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THE POCKET

Consultant

Vol. 14 Issue 1

PRACTICAL AND ENTERTAINING SINCE 1997

SPRING 2011

Braun Intertec wins ACEC/MN Grand Award Braun Intertec was recently awarded a Grand Award from the American Council of Engineering Companies of Minnesota for work performed on the Central Corridor Light Rail Transit (CCLRT) project.

For this project, Braun Intertec was retained by the Metropolitan Council to perform a Phase II Environmental Site Assessment (ESA) for the length of the corridor at a point in the project when the design team had already finalized 60 percent of the overall design. Representatives from the Metropolitan Council had two primary objectives when

they retained Braun Intertec: incorporate into the design enough environmental data to (1) avoid encountering contamination during construction and (2) minimize environmental liability when developing the 11-mile rail line. Because of the rapid progression of the project, Braun Intertec needed to complete the Phase II ESA and associated soil sampling at hundreds of locations along the line by the end of 2009, while generating vital data and thousands of individual documents along the way. Braun Intertec developed a custom web portal, data organization and report sharing application called Braun Interport Custom™ and implemented a streamlined process designed to provide field data results generally within 24 hours. Crews were on site with rugged computers while performing the field work and uploaded See ACEC/MN - Continued on page 2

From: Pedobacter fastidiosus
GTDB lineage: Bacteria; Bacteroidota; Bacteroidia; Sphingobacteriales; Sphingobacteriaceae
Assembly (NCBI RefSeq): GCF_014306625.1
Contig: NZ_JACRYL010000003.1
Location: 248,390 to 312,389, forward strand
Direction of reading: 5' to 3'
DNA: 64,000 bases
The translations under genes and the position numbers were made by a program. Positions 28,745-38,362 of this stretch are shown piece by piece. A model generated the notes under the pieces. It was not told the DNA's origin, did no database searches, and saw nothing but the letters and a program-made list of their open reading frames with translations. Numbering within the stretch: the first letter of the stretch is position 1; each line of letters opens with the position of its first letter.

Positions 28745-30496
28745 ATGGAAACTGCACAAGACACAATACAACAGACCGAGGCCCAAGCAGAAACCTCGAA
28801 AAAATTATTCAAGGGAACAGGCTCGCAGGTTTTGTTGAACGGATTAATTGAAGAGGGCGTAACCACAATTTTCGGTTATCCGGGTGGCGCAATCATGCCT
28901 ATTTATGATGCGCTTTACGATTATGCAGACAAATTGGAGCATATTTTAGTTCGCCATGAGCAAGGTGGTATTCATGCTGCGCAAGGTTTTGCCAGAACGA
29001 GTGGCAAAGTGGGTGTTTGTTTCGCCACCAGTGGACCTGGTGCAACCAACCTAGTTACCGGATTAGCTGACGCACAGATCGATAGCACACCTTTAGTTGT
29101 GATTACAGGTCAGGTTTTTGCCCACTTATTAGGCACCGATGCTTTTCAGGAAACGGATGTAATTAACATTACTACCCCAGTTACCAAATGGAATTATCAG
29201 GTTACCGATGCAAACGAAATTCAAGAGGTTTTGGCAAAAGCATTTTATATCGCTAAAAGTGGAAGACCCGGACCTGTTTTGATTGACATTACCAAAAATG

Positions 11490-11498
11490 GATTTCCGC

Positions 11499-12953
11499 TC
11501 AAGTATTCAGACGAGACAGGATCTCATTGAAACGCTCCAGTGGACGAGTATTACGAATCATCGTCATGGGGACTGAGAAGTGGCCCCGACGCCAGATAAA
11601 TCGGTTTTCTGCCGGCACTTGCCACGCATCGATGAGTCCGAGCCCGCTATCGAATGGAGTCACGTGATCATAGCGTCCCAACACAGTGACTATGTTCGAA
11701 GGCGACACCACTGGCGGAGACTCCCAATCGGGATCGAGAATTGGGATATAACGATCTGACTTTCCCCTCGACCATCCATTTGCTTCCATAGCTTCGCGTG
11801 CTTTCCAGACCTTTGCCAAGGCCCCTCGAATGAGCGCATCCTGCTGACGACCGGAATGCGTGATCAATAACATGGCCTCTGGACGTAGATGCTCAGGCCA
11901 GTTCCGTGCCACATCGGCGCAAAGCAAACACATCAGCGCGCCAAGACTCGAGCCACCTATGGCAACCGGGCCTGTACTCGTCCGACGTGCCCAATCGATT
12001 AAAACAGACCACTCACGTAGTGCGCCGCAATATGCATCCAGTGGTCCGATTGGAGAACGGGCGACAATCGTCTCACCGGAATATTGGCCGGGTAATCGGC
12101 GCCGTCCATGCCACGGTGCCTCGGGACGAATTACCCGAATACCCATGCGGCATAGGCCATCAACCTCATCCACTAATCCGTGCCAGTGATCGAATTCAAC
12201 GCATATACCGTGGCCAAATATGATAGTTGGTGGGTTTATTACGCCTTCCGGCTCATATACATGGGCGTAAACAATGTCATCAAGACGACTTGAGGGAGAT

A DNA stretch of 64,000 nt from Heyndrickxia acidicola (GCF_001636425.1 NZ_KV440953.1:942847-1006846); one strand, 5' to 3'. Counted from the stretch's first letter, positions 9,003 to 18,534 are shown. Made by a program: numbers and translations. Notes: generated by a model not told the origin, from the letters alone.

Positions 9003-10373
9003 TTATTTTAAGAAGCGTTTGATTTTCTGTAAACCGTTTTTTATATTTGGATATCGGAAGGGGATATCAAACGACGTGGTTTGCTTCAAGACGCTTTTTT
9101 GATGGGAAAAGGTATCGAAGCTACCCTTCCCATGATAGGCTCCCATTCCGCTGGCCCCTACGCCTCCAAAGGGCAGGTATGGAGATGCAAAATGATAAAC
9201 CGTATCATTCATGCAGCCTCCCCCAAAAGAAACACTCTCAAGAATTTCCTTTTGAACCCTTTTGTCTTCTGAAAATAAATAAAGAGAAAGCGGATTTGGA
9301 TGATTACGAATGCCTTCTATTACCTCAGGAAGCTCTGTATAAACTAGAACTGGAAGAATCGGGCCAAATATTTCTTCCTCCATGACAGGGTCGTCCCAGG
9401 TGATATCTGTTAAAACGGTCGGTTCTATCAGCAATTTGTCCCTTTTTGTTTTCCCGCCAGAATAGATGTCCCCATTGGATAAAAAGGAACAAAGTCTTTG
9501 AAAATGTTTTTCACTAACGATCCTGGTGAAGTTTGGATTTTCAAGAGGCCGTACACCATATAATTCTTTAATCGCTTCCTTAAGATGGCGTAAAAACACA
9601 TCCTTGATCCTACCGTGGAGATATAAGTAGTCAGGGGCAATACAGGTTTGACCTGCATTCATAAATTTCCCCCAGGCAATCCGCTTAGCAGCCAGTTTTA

Field and Laboratory Capabilities Expanded By Charles D. Hubbard, PE, PG

Charles Hubbard PE, PG chubbard@ braunintertec.com

With the purchase of a flat-plate dilatometer, Braun Intertec has expanded its in-situ field testing capabilities. The dilatometer is an efficient tool for evaluating settlement and lateral deformation for projects such as turbine and transmission tower foundations. We’ve also increased the number of

triaxial cells in our geotechnical laboratory to 18, reducing the time required to perform unconsolidated-undrained (UU) and consolidated-undrained (CU) triaxial shear tests with or without pore water pressure measurements. The CU triaxial shear test in particular provides a rigorous means of evaluating shear strength for a variety of geotechnical loading problems where the influence of pore water pressure needs to be considered. Our triaxial cells have been used extensively to assist the US Army Corps of

Engineers with their preliminary Fargo/Moorhead Diversion Study. Our geotechnical and materials testing laboratory is used to processing large sample volumes. In addition to five standard consolidation cells, we have 17 pressure boards that can perform consolidation tests or triaxial shear tests. We also have two MTS Back pressure is applied computer-controlled, servo-hydraulic to saturate a triaxial shear testing machines for special applications including, constant rate sample prior to loading. of strain consolidation testing and resilient modulus of soils testing.

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Braun Intertec launches new website We invite you to learn more about our firm by exploring our company’s new website at www.braunintertec.com. Key site features include multiple view/search options to review our markets and services, showcase projects, office locations and latest industry news. Clients can also conveniently access the Braun Interport™ client portal through the new site. Look for a specific service you are interested in or check out our capabilities by reviewing the market sectors we serve.

Click here to access office locations, driving directions and contact information.

Access your Braun Interport™ account through the web, too. Talk to your project manager about Braun Interport™ and the advantages it offers for viewing, downloading and sharing your project information.